UPPER MARLBORO – The decision to give Prince George’s County Public Schools (PGCPS) students a half-day on the second day of classes on Sept. 5 due to air conditioning issues at several locations is the continuation of building issues with several schools that have been exposed publicly in the past six months.
After providing a “band-aid approach” for the air condition problems, Interim CEO Monica Goldson said it is time to start a comprehensive plan to restore and help older schools in order to maintain the safety of the school system’s 134,000 students, teachers and staff.
“This is not the first time you heard this from me,” Goldston said to Board of Education (BOE) members during the Sept. 6 board meeting. “I shared it when I severed in the role as chief operating officer. We have a $2 billion maintenance backlog with many issues dealing with an aging infrastructure issue.”
After school officials reported 42 schools having little to no air conditioning services on Sept. 4 and the heat index expected to be as high as 105 degrees the following day, the decision was made to shorten the school day in order to get building services crews and HVAC crews out to fix each facility, according to Goldson.
“I made sure that we did not make a last-minute decision,” Goldson said. “Every situation will not afford us that type of opportunity, but this one did.”
While the rest of the county worked through the half-day, two schools, Riverdale Elementary, and Margaret Brent Regional School ,stayed closed as maintenance crews worked quickly to have their air conditioning problems resolved.
Both schools fall in District 2, where Board Member Lupi Quinteros-Grady resides. According to Quinteros-Grady, the closure was a smart decision for Riverdale as it has had overcrowding problems in recent years. With rising temperatures combined with no air conditioning in an overpopulated area, it could have made for a dangerous situation.
“It is really alarming in the sense that you do not want students using facilities that are not conducive to an educational environment,” Quinteros-Grady said. “It is frustrating to be in this place where there are so many demands. Forty-two schools are a lot out of 200 facilities. That is a lot of children, teachers and so forth.”
According to Quinteros-Grady, buildings are inspected during the summer and problems are addressed quickly. However, older buildings that are over 20 years old require daily care in their current condition with special orders needed to replace parts that no longer exist. If new issues arise after inspection, they are dealt with in a “reactive mode” instead of a proactive one.
The same approach was seen in April after local media outlet Fox 5 reported that teachers at District Heights Elementary School on County Road were set to strike as mold was found in several classrooms. Instead of closing the school with three months remaining after independent testing found “inadequate air quality,” students and upset parents finished the school year in the facility.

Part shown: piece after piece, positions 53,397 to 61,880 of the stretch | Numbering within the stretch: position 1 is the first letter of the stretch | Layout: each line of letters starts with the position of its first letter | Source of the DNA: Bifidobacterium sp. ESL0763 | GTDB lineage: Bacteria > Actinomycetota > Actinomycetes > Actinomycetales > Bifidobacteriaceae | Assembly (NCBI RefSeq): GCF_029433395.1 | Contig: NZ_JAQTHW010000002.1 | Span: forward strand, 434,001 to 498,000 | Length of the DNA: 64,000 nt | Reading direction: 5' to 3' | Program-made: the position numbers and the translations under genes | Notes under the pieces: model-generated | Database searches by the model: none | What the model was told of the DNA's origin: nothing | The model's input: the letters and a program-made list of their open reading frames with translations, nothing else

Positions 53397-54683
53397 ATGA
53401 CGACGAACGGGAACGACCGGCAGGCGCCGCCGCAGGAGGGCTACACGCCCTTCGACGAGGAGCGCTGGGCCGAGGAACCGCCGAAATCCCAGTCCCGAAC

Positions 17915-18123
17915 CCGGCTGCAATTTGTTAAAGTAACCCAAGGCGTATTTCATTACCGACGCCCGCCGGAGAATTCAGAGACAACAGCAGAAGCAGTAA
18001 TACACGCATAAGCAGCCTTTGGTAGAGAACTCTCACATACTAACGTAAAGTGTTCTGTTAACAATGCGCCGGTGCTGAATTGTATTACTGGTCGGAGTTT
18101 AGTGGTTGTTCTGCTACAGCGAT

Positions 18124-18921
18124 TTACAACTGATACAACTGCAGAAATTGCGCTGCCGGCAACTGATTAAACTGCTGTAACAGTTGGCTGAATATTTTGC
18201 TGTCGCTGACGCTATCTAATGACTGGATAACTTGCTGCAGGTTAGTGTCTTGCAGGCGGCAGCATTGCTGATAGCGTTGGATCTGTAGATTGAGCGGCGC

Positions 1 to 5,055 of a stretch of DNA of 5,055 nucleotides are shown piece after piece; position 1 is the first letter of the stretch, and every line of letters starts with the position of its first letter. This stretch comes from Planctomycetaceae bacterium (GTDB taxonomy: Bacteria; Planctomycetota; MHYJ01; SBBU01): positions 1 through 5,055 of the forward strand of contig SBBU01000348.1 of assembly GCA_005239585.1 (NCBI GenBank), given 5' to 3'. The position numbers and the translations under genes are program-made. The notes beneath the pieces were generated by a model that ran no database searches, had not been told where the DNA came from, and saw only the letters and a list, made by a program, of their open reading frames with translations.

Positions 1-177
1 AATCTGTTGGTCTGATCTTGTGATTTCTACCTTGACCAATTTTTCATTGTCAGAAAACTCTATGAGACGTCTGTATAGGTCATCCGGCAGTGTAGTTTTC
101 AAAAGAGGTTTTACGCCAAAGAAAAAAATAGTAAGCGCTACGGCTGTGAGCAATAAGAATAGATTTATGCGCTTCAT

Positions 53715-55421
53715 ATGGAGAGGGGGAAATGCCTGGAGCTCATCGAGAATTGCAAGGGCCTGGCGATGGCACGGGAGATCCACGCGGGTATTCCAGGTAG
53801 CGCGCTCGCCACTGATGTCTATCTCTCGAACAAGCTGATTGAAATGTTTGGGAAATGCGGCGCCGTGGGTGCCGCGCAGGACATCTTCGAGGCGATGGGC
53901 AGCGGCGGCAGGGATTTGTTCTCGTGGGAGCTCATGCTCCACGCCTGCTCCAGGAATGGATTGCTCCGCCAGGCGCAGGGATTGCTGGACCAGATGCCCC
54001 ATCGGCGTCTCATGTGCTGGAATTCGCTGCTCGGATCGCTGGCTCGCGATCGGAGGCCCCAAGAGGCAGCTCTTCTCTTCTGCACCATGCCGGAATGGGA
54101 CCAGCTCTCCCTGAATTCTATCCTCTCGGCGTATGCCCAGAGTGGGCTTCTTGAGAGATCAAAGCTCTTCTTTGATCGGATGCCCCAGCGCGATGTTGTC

“It is safe and we are confident that the work is done on increased air flow and the test results that we have to tell us that building is safe or we would not be sending people there,” Former PGCPS CEO Dr. Kevin Maxwell said in the April 5 board meeting.
Conditions worsen over time, according to Goldston, as maintenance staff found the reappearance of mold during summer inspections. After an external evaluation recommended the use of dehumidifiers to control the molds growth during class time, the decision was made on Aug. 24 to look for new housing options for students one week before school was set to start.
“When (Goldson) called me about it and told me there was a concern, I was very pleased that she took action because that has become a problem for the health of the children and our members,” Prince George’s County Educators’ Association (PGCEA) President Theresa Mitchell Dudley said.
Problems have not been just limited to the public schools.
Turning Point Academy teacher Forrest Ingram-Johnson recalled the poor conditions he found in his temporary trailer classroom before his seventh-grade class was moved to the gym. Each charter school operator is in charge of repairs but can seek assistance from PGCPS, Goldson said.
“When we came back from break, there was a hole on the floor, and it took forever to get that hole fixed,” Ingram-Johnson said during the June 28 board meeting. “We had what looked like mold in our temps, and there were seven groups of students and teachers displaced.”
Goldson is pushing an $8 billion, 20-year plan for building restoration and new AC units for older schools to end the “cycle of crisis management” behavior. If the BOE approves the budget, Goldson said it will need support from the winners from both the county executive and state governor races to be fully funded.
“Please make no mistake, and we will continue to do all we can to make sure all our buildings are operating the best that they can,” Goldson said. “However, the truth is this is a band-aid to a much larger issue.”